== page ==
Guthrie’s diversification pays off

  • Business
  • Wednesday, 15 Jan 2003


PLANTATION giant Kumpulan Guthrie Bhd has been rewarding its shareholders with reasonable dividends despite being saddled with underlying issues pertaining to the stability of its investments in the 215,000ha Minamas plantations in Indonesia and huge borrowings of about RM2.7bil. 

Somewhat blessed with firm crude palm oil (CPO) prices last year and optimism of a better price outlook this year, and with its Indonesian plantations expected to contribute significantly to future earnings, Guthrie is well on the road to being on a firmer financial footing. 

An investor who had bought one lot of Guthrie shares 13 years ago, would have accumulated dividends of RM1,480 as of end-2002. 

One lot of Guthrie shares bought at RM2.11 apiece in January 1990 was worth RM3,670 (inclusive of total dividends) as of Dec 31 last year. The investor who held on to the shares at the end of last year would have made a net gain of RM1,560. 

The highest gross dividend payouts – ranging from 14 to 16 sen – were during the CPO price rally years, particularly 1997–99. The lowest dividend paid was 9 sen, in 1990, 1993, 1994 and 2002. 

The highly diversified Guthrie has core businesses in plantation, property development and manufacturing. Other businesses include planting materials and agricultural consultancy, furniture and healthcare products, rubber trading, landscaping and computers. The group has land-bank totalling 107,475ha in Malaysia and 215,047ha in Indonesia. 

The 182-year-old group dates back to 1821 when Alexander Guthrie set up the first British East India trading company in Singapore. In 1896 and 1924 Guthrie introduced rubber and oil palm cultivation respectively into then Malaya. 

In the famous “dawn raid” in 1981, Tan Sri Khalid Ibrahim, the then deputy general manager of Permodalan Nasional Bhd, wrested Guthrie from British interests and brought it home. Khalid is currently Guthrie group chief executive officer.Guthrie was made a public company in 1987 and listed on the KLSE in 1989, in what was then the largest public issue of shares in Malaysia. 

Two of its subsidiaries – Highlands & Lowlands Bhd and Guthrie Ropel Bhd – are also listed on the KLSE. Highlands & Lowlands is also listed on the London Stock Exchange.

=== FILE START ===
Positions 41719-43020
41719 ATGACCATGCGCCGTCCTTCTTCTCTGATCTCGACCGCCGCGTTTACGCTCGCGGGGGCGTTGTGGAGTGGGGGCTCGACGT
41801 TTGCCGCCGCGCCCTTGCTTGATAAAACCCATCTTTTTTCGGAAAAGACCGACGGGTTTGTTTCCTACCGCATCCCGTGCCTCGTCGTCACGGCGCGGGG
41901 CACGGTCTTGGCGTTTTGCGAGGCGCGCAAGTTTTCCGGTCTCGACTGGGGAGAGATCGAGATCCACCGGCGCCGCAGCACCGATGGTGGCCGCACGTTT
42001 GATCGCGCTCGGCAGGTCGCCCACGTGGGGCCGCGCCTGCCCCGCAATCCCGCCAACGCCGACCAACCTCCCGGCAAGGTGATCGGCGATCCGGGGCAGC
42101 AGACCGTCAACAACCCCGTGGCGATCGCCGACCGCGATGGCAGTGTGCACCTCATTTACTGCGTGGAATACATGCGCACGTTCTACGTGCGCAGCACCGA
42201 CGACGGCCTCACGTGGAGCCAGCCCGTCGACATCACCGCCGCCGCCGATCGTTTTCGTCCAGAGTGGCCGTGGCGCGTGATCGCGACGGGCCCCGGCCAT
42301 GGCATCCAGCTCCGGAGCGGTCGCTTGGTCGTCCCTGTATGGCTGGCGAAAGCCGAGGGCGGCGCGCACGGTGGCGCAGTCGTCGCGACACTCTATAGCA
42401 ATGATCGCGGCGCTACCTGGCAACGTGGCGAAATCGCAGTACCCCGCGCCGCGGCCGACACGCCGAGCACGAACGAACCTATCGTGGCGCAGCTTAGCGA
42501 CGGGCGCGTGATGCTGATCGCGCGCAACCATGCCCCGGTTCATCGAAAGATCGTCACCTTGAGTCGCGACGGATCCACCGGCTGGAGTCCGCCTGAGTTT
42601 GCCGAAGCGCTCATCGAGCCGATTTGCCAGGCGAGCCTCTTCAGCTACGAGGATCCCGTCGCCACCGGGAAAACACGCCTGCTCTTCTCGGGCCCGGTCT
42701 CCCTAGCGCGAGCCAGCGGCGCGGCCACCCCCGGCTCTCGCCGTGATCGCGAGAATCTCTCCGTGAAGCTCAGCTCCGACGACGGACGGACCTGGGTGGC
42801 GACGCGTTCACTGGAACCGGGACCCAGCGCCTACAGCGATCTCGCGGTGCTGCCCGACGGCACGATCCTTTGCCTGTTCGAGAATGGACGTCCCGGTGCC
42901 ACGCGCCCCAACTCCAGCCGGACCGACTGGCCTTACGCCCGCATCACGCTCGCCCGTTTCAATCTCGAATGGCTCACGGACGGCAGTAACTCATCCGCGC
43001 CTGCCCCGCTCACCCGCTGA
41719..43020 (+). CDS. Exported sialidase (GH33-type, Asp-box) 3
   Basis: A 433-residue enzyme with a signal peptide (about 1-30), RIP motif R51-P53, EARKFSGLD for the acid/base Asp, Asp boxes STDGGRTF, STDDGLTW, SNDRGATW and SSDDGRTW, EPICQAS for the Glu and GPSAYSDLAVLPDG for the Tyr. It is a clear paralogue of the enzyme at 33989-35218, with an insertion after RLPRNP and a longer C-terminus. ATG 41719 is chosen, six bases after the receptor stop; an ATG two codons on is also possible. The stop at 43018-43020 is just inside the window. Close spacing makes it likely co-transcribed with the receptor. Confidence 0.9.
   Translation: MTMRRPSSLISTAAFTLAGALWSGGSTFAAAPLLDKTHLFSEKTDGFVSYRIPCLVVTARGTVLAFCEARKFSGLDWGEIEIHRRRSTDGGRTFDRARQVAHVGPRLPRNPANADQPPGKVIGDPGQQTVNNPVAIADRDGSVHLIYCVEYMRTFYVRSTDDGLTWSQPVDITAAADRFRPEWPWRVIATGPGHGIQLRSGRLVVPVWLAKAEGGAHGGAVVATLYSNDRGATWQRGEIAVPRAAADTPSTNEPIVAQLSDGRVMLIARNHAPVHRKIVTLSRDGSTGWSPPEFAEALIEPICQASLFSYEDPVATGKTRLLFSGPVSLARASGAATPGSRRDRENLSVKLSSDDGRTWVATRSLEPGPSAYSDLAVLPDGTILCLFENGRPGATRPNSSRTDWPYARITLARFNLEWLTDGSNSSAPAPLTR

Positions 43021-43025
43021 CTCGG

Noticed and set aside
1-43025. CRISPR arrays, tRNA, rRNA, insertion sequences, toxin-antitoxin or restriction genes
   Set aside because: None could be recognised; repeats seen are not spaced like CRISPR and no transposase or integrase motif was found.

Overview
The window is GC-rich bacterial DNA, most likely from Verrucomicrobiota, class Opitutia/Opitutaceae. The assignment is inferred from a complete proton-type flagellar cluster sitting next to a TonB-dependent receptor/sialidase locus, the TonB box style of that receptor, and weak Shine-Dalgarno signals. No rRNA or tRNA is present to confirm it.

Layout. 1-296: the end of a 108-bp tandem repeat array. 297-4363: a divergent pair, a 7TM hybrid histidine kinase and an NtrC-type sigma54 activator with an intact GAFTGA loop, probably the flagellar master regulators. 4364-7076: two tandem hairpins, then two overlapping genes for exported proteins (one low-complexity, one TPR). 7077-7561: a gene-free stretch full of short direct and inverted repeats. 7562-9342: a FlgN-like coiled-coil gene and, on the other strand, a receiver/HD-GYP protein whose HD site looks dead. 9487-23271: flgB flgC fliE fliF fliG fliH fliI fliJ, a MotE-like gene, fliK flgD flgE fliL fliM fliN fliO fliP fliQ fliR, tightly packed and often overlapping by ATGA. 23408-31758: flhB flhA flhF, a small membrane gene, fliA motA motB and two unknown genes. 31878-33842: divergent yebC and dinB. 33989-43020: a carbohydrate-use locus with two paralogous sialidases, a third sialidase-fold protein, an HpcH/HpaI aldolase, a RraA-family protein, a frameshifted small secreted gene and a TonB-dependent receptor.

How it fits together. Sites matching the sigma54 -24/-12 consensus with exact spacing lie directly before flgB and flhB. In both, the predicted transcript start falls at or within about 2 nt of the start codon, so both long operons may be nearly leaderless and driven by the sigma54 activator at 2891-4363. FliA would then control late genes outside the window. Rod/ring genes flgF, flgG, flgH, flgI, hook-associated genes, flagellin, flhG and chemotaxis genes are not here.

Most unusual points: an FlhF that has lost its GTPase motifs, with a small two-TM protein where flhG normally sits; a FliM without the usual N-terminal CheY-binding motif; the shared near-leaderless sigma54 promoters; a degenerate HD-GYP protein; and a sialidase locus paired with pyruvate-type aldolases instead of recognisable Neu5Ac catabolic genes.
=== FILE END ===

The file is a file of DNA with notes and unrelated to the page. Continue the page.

It was under the leadership of Khalid, who joined Guthrie in 1994, that the group launched its strategic diversification of core businesses in plantation, property development and manufacturing. 

Other noteworthy events in Guthrie's history include the clinching by its subsidiary, Guthrie Corridor Expressway Sdn Bhd, of a 33-year highway concession in Selangor, now known as the Guthrie Corridor Expressway; and Guthrie acquiring plantation companies with 265,000ha in seven provinces in Indonesia. Both were secured in 2000. 

In 2001, Guthrie acquired 25 oil palm companies under Holdiko Palm Plantations (now known as Minamas Planatation), which has estates in Kalimantan, Sumatra and Sulawesi in Indonesia. The acquisition doubled the group's land-bank and made it a major palm oil producer in the region. 

In the same year, Guthrie issued US$395mil (RM1.5bil) Islamic bonds – the first US dollar denominated international Islamic bonds – tradeable on the Labuan Financial Exchange to finance its Indonesian acquisitions and operations. 

Although most plantation analysts were still “not too hot” about Guthrie – it has been under-performing the KLSE over the years – GK Goh Securities, in a recent note, said: “We expect Guthrie to record better performance due to the higher average CPO price achieved by its plantation division.” 

Going forward, there are potential earnings from the proposed disposal of 426.6 acres of land in Klang for RM115.3mil to WCT Engineering Bhd, and disposals involving its Indonesian plantation companies.  

GK Goh Securities said Guthrie would rake in a one-off gain of RM49mil from the disposal of land and RM688,888 from the sale of the plantation companies. 

Kim Eng Research also agrees that the earnings outlook for Guthrie appears brighter. 

Profits from the plantation division are expected to improve further, driven mainly by rising CPO prices, seen at an average RM1,360 and RM1,620 per tonne respectively in financial years 2002 and 2003. 

The research house recommends a hold on Guthrie. 

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